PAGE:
Freeze! Police! Part 2

In the German language, police have a nickname: "Polizei, Dein Freund und Helfer", it literally translates as "police, your friend and helper". I understand in English they are called "the guys in the white hats". I am not going to ask why. OK, I am: white hats? 

Moving on. I promised I was going to tell you about an incident where I needed the help of not only my fellow Swiss police officers, but also the Austrian Polizeibeamten. 

It happened during my coffee bean area. Every month the whole management team flew from Zurich, Switzerland to  Vienna, Austria and spent two days. At the time, Vienna was the only Austrian city with Starbucks stores, and we would visit existing stores and locations for prospective stores, and Juan, the Operations Director and I usually interviewed internal candidates who were up for promotion or external applicants.

One day in 2005 we were talking to Renate, an Assistant Store Manager to find out if she was ready to take on the responsibility to manage her own store. It was around 5pm, the store at Mariahilfer Strasse which is located at the neighbor building of SBUX' little Austrian HQ, was packed, and it was loud. 

After about half an hour we congratulated the young lady to her new job and debriefed with Robert, her District Manager. Then the guys started discussing delayed delivery of frappuccino mix or something else that I wasn't expected to contribute to, so I said I was going to treat myself to a cinnamon roll, "what can I get you guys?" They ordered. 

It had been a full day, my head was going to explode soon, and Starbucks partners are the worst customers because they can't just drink a tall cappuccino, they create their own beverage which contain lots of "extra hot", "additional shot", "hold the syrup", you get the picture. 

While I was listening carefully, maintaining eye contact the whole time, I was rummaging in my purse for my wallet. I couldn't feel it out, so I dumped the whole content on the table. We had been working together long enough for them not to give me funny looks. So a girl carries three different hand lotions, a spare t-shirt, a copy of Cosmopolitan, sunglasses, a miniature umbrella, gummy bears and many other essential items! But no wallet! 


I had it an hour ago! 

I grabbed every single item and put it back into the purse, one after the other. That way, in the end, the wallet had to be the last thing lying on the table. 

But it wasn't.

My forehead was getting sweaty. 

I checked the pockets of my jacket, looked underneath the table.


I didn't believe this!

I dashed to the register and asked if anybody had found a wallet and left it there?

"No, and I hate to tell you this, but if you are sure that you had it, and now it's gone, then it got stolen. It happens. There are gangs working in this city, you wouldn't believe it. Kids even. They play on the ground in restaurants, but in fact they crawl and prey on ladies purses. Let me call the police."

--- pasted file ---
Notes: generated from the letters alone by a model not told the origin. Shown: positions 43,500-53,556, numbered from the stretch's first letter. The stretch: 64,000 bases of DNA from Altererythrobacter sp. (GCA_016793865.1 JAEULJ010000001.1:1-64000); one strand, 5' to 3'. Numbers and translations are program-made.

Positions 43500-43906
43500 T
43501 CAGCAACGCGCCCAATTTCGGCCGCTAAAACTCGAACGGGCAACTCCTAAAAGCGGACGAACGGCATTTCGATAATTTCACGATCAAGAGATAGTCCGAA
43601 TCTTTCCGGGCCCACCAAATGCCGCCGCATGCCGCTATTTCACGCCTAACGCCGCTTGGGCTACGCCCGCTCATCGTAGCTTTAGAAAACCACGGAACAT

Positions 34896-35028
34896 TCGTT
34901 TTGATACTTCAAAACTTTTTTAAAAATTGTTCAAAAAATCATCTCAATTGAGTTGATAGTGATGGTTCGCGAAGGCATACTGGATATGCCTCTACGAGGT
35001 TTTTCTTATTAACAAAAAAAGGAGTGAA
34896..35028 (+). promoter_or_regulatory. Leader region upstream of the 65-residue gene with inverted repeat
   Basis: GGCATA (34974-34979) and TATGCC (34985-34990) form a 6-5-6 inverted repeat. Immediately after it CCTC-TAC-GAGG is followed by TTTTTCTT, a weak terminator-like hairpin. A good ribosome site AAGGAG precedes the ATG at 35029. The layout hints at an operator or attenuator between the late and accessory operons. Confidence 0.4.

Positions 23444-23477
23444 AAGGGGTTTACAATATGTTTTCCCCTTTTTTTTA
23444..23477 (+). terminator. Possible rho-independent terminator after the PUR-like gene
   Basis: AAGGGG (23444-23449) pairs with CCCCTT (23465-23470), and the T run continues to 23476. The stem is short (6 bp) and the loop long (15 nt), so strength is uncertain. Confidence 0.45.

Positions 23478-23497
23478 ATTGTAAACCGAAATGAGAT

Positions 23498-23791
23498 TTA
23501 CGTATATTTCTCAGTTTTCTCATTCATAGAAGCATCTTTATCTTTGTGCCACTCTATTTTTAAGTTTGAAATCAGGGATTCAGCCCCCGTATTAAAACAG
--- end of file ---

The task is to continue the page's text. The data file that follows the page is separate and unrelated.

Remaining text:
I didn't have time for this sh**!! 
I had to go to the airport and catch my flight home, along with the rest of the team. 

Wait, how was I going to check in at the airport? My ID was in the wallet!!

From then on, every single colleague present did something to help me. 
It was incredible.

Calling the police, calling the Swiss embassy, calling the credit card company, calling the Zurich office and had them fax a copy of my passport (in one of my absolute finest hours I thought it might be a good thing to have this in my personnel file, and it turned out to be a lifesaver) checking surveillance footage which actually revealed quite clearly how the guy sitting behind me, leaned back and fumbled in my purse, and without ever looking at it, removed my wallet and put it into his jacket. 

Geez, it was that dude with the curly hair who smiled and waved at us when he left? What an a******!

It took a long time for two policemen to arrive, and as soon as I told them about my situation, they said they could take my statement (which I would need to give them at their precinct, cause there is a proper time and place for everything), they weren't hopeful to ever catch the guy, and they could do absolutely nothing to help me traveling without ID, I needed to consult airport police.

Ahem, why?

See, here, in the city of Vienna, you are actually in the state of Vienna. The airport, however, is located in the state of Niederöstereich, so that's their jurisdiction.

Naturally. Just what I needed.

Either way: not my job
The five of us jumped into a taxi to the airport. 

As soon as we arrived, I ran to that location where I had been told to go. I was about to experience a cultural shock. 

Imagine a mid-30s business woman working for an American company who had her wallet stolen and needed to catch a flight - having to deal with an imperial-royal civil servant with no typing skills, no sense of humor, slow of comprehension, and absolutely no sense of urgency. Why do they allow people like this to work at the airport? 

It felt like an eternity, but eventually he handed me the document I needed, and I quickly made my way to check-in where a lady beckoned me over "are you Mrs Gerber from the Starbucks party? Mr O told me you'd come. Here's your boarding pass. Run!" 


Conclusion: who are your real friends and helpers? Your coworkers and the customer ground service employees.